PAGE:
Apr 04

Day 4 of Positive Impacts – Forrest J. Ackerman

As a young boy with weird tastes, I was an outsider. The fact that I was, for lots of reasons, a social pariah didn’t help. Uncharismatic, badly socialized, and having weird tastes is no way to go through grammar school, son.  I was told this often, and eventually learned to be likable. But, before that time, I was alone. Worse, I was an extrovert who was alone. But, I had my friends in comic books, cartoons and tv shows, and Famous Monsters of Film Land. My love of horror, monster movies, and science fiction was validated and encouraged by the magazine’s editor in chief, Forrest J. Ackerman.

Forry, if you didn’t know, was one of the early founders of what is now known as fandom. Born during WWI, by the 1920s he was active in Science Fiction clubs in the Los Angeles Area.  By the 1930s he was going to fan gatherings. He wore the first known costume at a science ficition convention, in fact.  His best friends were Ray Bradbury and Ray Harryhausen. He supported and encouraged the careers of so many people. He dabbled in Science Fiction writing, but found his real lasting impact with a monthly magazine that covered film and TV science fiction, Famous Monsters of Filmland.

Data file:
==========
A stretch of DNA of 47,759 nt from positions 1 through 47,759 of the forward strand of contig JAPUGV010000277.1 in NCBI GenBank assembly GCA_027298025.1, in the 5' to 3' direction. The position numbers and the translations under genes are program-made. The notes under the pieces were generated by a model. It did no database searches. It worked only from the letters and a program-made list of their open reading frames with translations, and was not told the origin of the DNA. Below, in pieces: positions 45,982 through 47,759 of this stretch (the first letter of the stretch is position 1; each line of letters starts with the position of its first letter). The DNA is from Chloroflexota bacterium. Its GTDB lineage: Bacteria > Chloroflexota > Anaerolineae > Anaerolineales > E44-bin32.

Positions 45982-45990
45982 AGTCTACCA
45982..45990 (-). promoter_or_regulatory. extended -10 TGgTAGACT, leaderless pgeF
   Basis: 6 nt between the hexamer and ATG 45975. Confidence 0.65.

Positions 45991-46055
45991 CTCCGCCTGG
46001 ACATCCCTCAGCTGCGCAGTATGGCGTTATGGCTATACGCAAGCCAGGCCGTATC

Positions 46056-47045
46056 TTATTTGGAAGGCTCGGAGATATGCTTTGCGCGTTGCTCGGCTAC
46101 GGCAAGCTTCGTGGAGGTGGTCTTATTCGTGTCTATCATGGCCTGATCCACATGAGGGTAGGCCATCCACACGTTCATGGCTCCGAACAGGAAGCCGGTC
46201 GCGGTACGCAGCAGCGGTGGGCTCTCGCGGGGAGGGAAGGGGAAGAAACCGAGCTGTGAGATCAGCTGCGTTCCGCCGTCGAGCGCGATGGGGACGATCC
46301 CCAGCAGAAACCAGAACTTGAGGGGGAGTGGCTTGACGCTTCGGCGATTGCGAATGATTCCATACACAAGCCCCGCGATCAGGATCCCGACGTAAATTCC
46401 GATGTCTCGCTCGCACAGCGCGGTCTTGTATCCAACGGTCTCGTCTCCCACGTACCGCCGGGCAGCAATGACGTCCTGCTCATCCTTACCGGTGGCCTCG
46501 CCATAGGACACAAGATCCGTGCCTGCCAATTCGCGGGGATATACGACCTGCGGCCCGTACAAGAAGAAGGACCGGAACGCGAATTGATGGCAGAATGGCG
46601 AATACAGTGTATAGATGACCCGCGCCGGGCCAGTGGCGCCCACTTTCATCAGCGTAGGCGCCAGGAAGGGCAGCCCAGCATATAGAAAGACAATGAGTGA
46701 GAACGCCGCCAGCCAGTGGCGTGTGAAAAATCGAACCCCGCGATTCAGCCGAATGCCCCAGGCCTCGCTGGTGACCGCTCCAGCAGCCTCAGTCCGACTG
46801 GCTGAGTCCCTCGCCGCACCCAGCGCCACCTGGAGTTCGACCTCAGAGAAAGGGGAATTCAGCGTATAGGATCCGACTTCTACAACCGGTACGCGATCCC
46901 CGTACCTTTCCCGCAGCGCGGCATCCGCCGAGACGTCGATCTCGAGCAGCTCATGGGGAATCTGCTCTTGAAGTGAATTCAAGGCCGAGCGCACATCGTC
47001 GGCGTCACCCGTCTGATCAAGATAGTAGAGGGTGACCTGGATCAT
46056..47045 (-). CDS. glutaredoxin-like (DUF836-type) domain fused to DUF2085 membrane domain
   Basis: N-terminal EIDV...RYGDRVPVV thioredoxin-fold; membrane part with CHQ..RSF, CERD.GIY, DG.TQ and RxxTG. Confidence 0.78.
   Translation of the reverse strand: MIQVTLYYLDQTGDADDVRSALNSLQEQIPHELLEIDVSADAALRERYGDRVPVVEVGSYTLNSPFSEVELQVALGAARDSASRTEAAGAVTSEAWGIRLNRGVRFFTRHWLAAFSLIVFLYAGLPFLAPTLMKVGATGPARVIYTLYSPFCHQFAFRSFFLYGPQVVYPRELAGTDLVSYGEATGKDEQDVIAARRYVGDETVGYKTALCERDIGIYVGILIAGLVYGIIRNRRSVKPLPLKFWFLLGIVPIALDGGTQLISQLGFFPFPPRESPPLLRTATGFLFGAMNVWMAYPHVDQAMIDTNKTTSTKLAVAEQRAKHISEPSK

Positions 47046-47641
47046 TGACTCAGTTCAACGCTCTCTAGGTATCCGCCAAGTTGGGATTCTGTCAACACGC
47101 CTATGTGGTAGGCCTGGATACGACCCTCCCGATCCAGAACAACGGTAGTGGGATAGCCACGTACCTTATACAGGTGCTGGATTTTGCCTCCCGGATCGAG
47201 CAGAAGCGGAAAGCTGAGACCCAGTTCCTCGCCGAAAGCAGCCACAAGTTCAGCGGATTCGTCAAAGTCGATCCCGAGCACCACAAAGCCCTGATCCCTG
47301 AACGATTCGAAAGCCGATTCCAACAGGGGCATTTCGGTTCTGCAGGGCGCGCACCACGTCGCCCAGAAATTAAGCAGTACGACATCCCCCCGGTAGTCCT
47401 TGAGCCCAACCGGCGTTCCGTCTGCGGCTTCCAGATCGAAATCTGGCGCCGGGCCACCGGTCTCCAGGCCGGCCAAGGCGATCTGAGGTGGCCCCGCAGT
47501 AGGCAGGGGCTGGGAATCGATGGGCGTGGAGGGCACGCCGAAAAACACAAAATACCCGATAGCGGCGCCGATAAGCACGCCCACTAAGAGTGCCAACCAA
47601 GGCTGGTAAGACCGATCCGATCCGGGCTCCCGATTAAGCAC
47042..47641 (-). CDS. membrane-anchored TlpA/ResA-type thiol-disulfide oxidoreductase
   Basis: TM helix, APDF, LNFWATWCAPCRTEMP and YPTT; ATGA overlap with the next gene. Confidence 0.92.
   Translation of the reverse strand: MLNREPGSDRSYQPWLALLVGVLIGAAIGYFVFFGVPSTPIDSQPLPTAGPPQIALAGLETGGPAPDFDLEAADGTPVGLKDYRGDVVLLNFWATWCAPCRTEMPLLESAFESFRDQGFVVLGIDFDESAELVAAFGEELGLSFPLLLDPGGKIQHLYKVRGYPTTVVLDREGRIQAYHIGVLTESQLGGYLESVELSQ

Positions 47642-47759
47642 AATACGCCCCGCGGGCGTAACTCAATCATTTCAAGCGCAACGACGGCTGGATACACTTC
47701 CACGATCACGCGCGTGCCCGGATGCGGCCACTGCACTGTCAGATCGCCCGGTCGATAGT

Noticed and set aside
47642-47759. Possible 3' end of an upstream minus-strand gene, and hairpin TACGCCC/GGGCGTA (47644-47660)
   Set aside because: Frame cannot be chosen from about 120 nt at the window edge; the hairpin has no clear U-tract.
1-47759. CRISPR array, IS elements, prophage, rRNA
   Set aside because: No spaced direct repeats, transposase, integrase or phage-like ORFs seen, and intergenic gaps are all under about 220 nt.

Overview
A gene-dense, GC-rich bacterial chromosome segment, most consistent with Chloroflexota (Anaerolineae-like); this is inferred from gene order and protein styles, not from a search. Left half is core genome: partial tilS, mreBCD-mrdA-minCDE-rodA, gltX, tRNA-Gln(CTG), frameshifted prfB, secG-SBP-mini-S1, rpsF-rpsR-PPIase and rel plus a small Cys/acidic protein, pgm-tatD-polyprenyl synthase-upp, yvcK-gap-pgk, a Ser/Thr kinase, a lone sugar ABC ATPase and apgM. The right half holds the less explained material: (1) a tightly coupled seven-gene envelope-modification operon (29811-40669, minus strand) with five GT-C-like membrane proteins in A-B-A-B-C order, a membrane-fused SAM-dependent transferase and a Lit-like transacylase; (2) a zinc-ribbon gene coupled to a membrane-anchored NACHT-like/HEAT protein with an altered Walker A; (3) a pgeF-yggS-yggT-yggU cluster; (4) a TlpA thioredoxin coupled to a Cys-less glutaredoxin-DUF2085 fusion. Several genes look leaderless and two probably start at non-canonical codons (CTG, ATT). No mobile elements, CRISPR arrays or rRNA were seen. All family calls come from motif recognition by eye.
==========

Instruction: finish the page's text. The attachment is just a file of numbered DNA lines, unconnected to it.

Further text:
The magazine has been credited by Stephen King, Billy Bob Thornton, Steven Spielberg, and so many more for the impact it had on their careers. It taught them it was okay to LOVE weird stuff. It taught them about the early days of Sci-fi and horror in the movies. It let them know about upcoming films. It was our internet for folks whose genres were a little bit out of the mainstream.

Mostly, it let us know we were not alone.  It let us know it was okay to like what we liked.

Much of his life was a struggle financially, and later in life he faced some serious strife because of problems with ownership over Famous Monsters. These factors pale in comparison to the positive impact his work has modern culture. Not “pop culture” or “nerd culture.”  His influence is all aspects of American Culture, beyond what I have words to describe.

This is the positive impact that Forrest J. Ackerman had on me: he showed me that it was worth while to make sure that others who like weird stuff know they are not alone, and that there is nothing wrong with liking Godzilla.

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